Roughly two years ago I posted about bark books. Well, in continuing with an asian theme, let me tell you a little about lontars.
What is a lontar?
Made from flattened and dried palm leaves, lontars usually contained religious texts. They are contained between two wooden covers, and held together with a string, either threaded through the center of the leaves or at either end, finished off with a chinese coin or perhaps a wooden peg.
Where are lontars found:
Mainly in Indonesia, Japan, Thailand, Burma, China. Incidentally in Malaysia, Philippines and Nepal. In India and sometimes in China they are called pothi
A pothi is made from bamboo slivers, and usually fully threaded.
How lontars are processed:
- Picked and dried by hanging;
- Apply oil (gingili – sesame oil) or smoked;
- Clean before writing;
- In India application of tumeric paste after cleaning.
In Orissa (now called Odisha) province, rough and mature leaves were boiled to thin them out. In Sri Lanka young leaves were boiled in water or lime water, and then dried in the shade.
In Thailand, the process is very different (bai-larn). Leaves are picked and then dried in the shade. The stiff ribs are removed and then they are cut to a uniform size. This is done by collecting them in bundles of 50 or so, placed between wooden boards and then trimmed.
The bundles are placed in a kiln for about 24 hours. The kiln has 2 levels: the lower one for the fire, the upper for the bundles. The fire, built in the lower half, is regulated by the fact that all the doors are closed. After 24 hours a black oil exudes from the leaves and is left on the sides of the bundles. After cleaning this excess, the bundles are opened and each leaf is cleaned.
Each leaf is then held over an open fire for a little while and then polished with a cloth. This process makes the leaf absolutely dry and ready for writing.
Before writing or painting, the leaves are coloured or lacquered, either on the edges with vermillion or on the face of the leaf black lacquer is applied upon which the writing was gold.
Several colours were used for writing: white, gold, black or red.
Writing methods for lontars:
Method 1: Pointillist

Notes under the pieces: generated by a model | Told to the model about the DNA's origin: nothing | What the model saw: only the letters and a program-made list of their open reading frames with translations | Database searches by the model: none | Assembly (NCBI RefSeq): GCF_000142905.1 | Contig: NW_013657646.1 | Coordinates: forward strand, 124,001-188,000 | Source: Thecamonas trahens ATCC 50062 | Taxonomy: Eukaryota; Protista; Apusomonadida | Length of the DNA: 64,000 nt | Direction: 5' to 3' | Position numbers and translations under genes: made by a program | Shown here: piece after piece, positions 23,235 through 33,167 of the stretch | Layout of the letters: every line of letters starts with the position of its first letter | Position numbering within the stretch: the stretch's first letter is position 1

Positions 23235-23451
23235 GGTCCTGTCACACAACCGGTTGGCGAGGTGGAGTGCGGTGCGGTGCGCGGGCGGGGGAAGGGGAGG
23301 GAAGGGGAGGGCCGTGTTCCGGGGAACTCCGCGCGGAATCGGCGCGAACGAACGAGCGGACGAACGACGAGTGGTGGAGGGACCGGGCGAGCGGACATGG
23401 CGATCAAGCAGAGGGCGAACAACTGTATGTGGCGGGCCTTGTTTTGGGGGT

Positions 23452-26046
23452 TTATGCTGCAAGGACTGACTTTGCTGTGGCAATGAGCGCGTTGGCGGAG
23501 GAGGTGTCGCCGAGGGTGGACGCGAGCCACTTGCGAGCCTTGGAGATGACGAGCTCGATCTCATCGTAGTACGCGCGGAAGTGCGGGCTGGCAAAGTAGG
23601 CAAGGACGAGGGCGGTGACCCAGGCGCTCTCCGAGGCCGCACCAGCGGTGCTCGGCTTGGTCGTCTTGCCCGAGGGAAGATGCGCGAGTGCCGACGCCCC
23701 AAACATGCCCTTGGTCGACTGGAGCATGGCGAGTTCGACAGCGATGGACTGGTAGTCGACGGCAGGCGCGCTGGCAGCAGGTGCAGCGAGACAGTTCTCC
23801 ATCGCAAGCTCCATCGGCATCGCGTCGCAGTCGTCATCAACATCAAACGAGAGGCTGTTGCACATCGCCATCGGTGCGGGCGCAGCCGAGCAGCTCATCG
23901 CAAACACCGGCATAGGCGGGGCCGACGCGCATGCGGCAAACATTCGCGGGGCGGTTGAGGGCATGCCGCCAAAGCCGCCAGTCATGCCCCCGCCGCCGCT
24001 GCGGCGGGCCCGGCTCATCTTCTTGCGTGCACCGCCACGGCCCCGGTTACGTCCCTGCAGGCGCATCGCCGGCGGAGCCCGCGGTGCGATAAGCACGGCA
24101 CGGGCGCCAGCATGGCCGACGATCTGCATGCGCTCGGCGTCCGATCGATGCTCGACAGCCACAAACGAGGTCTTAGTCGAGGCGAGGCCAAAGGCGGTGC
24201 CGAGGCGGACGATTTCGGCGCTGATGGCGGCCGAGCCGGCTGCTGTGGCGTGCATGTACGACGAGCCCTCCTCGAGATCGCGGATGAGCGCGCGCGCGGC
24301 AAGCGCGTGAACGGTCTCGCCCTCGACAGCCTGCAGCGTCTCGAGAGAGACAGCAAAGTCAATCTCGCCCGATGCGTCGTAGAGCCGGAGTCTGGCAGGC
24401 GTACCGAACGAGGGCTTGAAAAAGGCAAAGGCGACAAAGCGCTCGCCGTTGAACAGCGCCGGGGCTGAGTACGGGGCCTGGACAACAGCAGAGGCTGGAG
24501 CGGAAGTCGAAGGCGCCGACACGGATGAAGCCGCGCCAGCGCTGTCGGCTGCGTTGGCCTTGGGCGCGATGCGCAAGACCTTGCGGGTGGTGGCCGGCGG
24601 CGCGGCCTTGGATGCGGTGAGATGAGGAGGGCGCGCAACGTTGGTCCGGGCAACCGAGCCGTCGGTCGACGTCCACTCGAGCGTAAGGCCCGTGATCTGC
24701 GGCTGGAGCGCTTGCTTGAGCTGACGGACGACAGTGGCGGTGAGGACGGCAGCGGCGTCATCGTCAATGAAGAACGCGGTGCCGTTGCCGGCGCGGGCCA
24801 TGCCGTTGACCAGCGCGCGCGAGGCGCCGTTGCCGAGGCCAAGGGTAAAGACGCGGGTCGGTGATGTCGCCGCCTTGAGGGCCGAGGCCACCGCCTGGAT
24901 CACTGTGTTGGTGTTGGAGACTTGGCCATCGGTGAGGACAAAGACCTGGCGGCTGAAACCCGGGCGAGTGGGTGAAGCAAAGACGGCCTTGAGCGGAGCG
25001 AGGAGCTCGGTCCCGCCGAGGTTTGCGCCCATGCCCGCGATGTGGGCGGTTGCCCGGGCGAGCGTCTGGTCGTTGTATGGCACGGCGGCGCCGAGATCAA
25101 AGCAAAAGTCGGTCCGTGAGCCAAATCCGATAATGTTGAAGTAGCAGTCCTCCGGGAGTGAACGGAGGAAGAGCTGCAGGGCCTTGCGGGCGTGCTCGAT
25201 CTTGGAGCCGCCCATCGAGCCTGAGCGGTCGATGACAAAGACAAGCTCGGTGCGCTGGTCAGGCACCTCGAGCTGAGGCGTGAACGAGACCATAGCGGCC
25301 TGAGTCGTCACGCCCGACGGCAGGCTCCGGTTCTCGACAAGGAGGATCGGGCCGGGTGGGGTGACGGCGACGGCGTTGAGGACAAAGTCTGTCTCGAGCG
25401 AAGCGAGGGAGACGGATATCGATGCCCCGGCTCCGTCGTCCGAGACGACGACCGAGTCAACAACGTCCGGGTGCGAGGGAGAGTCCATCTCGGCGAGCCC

Incisions were made with pointed stylus. This is the most common method.
There are two incision methods:
- Move the leaf under the still stylus
- Moving the stylus
Writing goes from Left to Right. This method of writing is made visible by rubbing in lamp-black or charcoal black pigment mixed with oil.
In India, mustard oil or gingili (sesame oil) was mixed with the black.
Crushed tree leaf juice may also be applied to get green lettering.
A paste of bean plant (dolicho lablab), eclipta alba, juices of datura stramonium or fastuosa, black ash, coconut shell and gingili oil was rubbed over the leaf. This was said to be a preservative against insects.
Method 2: Pen or brush
Writing with pen or brush applies the ink on the surface of the leaf.Sometimes both incision and pen work techniques are used on the one lontar.
Length of leaf:
This is usually dictated by the size of the plant and initial leaf
Covers are usually decorated wooden boards. These may be painted or with inlays. To keep it together holes are punched and cord threaded through.
In small lontars a single hole in the centre is all that is needed. In larger lontars, a hole at both ends with or without a centre hole may be used.
The title was written on a strip of either palm leaf, wood or ivory and was placed over the cover and included in the bundle.
Insects that eat lontars:
A native method of keeping this bug at bay was to store the lontar with bunches of herbs such as Sweet Flag (ghorabach) or margosa leaves
Due to their very nature and the climactic conditions of south east Asia, lontars do not generally have a long life. The National Library of Australia holds 8 lontars in its collection, mainly from Indonesia but also from Thailand. I think that lontars and pothi are valuable to look at if one wishes to understand the nature of the book. As a means of information transmission, they were but one phase in the development of the codex. In class I get my students to make facsimiles from paper; the next stage is, of course,the scroll. After all it stands to reason that once the concept of sheets (parchment or paper) was discovered, scribes could write down their stories and texts in much more efficient and convenient ways.
Next up then, the scroll!
- Agrawal, O.P. (1984) Conservation of Manuscripts and Paintings of South East Asia, Butterworth Series